Module Information

Module Identifier
Module Title
One Health Microbiology
Academic Year
Semester 1
Other Staff

Course Delivery



Assessment Type Assessment length / details Proportion
Semester Assessment Fact sheet (group work)  3000 Words  20%
Semester Assessment Written report based on practicals  (2000 words)  40%
Semester Exam 2 Hours   Exam  40%
Supplementary Assessment Written assignment  20%
Supplementary Assessment Written report based on practicals  (2000 words)  40%
Supplementary Exam 2 Hours   Supplementary exam  Students must take elements of assessment equivalent to those that led to failure of the module.  40%

Learning Outcomes

On successful completion of this module students should be able to:

1. Explain the one health concept.

2. Critically evaluate microbiome research.

3. Discuss examples of zoonotic disease.

4. Compare and contrast the types and structures of the major bacteria, fungi, parasites and viruses involved in infectious disease.

5. Use results from epidemiological models to make decisions about disease control strategies.

Brief description

The One Health approach acknowledges the relationship between health and disease at the human, animal, insect vector and environment interfaces. It has become an important focus in both medical and veterinary science with the recognition that health is influenced by the presence of both beneficial and harmful microorganisms. This module explores these concepts and provides students with a broad range of relevant examples while enabling them to perform research relevant to their degree scheme.


The module begins with an introduction to the ‘one health’ concept and the species barrier. The role of the microbiome in healthy individuals will be explored with a critical reflection on the growing volume of research in this area. Bacterial, viral and eukaryotic pathogens will be discussed with examples of transmission from horses, livestock and wild animals to the human population. This will include discussion of the pathogenesis and control of disease. Examples of established zoonotic diseases such as influenza and campylobacteriosis as well as emerging infectious diseases with an animal origin and/or associated with habitat destruction such as Ebola will be used as case studies. Practices such as the use of growth-promoting antibiotics in livestock production and the impact of antimicrobial resistance on the human population will be discussed. The module will also enable students to develop an understanding of the value of epidemiology and its application in investigation of disease outbreaks.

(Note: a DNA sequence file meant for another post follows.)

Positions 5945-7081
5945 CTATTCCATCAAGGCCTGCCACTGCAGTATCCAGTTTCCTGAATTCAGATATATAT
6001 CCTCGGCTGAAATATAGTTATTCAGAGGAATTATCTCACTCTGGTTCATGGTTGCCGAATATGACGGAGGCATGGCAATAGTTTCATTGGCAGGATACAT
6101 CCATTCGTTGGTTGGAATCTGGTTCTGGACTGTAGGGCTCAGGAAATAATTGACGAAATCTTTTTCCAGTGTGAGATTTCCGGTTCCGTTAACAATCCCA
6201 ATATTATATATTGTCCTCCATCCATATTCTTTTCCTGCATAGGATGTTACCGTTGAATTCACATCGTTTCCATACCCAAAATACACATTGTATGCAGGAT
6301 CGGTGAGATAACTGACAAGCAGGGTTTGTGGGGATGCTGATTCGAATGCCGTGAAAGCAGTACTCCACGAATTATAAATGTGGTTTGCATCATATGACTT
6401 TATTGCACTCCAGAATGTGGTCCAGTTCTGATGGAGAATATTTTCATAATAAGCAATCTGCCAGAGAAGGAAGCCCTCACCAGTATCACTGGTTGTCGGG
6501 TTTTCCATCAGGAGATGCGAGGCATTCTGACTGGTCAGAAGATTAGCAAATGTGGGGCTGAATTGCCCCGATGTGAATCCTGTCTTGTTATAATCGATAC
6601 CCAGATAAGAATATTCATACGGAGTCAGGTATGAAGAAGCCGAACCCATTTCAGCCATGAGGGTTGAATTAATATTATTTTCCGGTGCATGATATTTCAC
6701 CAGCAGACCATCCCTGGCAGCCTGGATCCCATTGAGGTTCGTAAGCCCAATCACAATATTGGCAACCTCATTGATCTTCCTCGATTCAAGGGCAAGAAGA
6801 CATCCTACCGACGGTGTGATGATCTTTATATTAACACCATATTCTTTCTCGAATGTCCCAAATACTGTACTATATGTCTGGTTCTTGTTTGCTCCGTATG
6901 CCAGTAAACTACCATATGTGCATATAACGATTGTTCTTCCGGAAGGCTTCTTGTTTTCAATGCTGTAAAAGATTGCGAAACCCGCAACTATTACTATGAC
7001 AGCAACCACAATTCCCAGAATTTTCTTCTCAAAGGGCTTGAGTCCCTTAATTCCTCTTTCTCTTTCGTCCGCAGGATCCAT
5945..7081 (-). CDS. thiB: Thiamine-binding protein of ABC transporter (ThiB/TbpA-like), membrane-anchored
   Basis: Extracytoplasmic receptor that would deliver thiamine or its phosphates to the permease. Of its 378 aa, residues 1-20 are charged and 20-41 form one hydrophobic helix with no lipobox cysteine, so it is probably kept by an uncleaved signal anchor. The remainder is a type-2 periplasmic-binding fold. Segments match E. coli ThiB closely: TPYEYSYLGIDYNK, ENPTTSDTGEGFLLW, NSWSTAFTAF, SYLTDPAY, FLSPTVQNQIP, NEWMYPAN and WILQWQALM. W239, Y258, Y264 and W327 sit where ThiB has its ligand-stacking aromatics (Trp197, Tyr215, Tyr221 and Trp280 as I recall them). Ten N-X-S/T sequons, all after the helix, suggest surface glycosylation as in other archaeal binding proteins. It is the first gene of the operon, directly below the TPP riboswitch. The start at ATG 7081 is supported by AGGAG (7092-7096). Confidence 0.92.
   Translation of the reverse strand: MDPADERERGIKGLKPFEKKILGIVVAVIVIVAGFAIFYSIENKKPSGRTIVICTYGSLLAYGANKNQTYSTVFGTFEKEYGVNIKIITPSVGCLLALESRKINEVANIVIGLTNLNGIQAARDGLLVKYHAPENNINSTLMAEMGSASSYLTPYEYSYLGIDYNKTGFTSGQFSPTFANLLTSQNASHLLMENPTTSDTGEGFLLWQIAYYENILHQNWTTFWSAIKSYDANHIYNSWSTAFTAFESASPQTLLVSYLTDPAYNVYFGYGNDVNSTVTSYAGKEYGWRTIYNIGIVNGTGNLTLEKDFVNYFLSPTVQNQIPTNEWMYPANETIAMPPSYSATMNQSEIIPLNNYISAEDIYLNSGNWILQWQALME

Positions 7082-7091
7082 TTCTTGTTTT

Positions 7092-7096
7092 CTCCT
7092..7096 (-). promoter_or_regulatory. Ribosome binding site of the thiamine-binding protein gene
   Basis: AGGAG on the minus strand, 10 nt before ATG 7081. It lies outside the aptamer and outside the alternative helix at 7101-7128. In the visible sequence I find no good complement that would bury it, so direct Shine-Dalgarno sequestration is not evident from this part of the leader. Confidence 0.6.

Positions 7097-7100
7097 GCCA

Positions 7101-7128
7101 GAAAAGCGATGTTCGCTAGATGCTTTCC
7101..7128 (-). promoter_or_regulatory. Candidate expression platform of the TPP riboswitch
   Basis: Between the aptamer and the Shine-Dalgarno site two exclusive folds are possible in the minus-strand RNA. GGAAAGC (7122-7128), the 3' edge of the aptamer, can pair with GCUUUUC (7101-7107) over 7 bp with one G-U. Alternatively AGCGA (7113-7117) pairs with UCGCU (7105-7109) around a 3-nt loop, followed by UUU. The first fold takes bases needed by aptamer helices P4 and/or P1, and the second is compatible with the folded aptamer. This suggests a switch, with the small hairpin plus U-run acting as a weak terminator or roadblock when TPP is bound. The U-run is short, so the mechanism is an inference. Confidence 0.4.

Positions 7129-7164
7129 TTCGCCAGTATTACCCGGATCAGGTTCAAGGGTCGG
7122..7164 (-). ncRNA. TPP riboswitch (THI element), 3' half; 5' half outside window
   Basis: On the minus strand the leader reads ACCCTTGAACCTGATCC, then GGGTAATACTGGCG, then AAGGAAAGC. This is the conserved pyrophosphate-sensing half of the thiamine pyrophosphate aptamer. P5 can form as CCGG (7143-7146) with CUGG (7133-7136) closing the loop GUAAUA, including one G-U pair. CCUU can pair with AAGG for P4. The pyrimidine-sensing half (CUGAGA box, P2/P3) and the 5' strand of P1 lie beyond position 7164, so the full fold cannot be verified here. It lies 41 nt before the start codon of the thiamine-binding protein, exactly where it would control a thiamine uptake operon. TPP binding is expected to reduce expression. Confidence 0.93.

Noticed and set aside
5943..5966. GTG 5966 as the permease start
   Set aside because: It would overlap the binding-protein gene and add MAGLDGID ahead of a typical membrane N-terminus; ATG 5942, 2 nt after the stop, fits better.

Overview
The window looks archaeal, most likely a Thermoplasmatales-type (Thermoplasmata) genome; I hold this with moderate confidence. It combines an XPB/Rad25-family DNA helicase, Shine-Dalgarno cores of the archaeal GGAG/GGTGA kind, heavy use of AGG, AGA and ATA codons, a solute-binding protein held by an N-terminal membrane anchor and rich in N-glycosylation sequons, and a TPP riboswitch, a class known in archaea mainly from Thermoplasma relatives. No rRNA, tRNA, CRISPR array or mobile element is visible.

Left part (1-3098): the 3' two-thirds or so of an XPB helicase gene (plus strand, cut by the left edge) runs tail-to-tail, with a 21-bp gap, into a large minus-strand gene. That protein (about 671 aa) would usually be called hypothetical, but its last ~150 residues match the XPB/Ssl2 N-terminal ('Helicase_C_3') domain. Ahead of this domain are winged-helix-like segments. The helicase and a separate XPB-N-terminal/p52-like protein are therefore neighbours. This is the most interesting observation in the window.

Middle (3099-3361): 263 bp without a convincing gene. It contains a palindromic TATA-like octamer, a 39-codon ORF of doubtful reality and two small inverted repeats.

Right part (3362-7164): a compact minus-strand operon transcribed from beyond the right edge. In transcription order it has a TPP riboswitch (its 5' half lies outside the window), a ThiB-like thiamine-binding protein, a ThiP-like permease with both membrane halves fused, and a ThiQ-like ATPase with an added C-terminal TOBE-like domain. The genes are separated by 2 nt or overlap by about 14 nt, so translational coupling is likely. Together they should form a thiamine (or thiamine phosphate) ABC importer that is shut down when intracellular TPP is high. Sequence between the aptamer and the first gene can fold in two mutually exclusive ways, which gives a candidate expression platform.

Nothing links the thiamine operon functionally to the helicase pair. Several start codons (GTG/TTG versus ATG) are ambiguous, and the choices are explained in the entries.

The biodiversity of the community that a pathogen belongs to, and the role of climate in disease will also be included as further examples.

Module Skills

Skills Type Skills details
Application of Number This will be developed and assessed through practicals and associated work.
Communication Students will be required to listen effectively in lectures. Students will need to communicate effectively in practicals and when undertaking group work.
Improving own Learning and Performance Students will be expected to use resources available through Blackboard and to take responsibility for managing their time to submit work on time.
Information Technology Coursework will be word processed.
Personal Development and Career planning Beyond what is already mentioned above, this is not an element of this module, however the students will be expected to relate the material to their chosen degree scheme.
Problem solving Practicals and the assessment of these will involve solving a variety of problems.
Research skills Research will be required in producing the report and group work
Subject Specific Skills Practical techniques and core knowledge of transmission, pathogenesis, epidemiology and control of infectious diseases.
Team work Students will be required to work together to prepare their group work


This module is at CQFW Level 5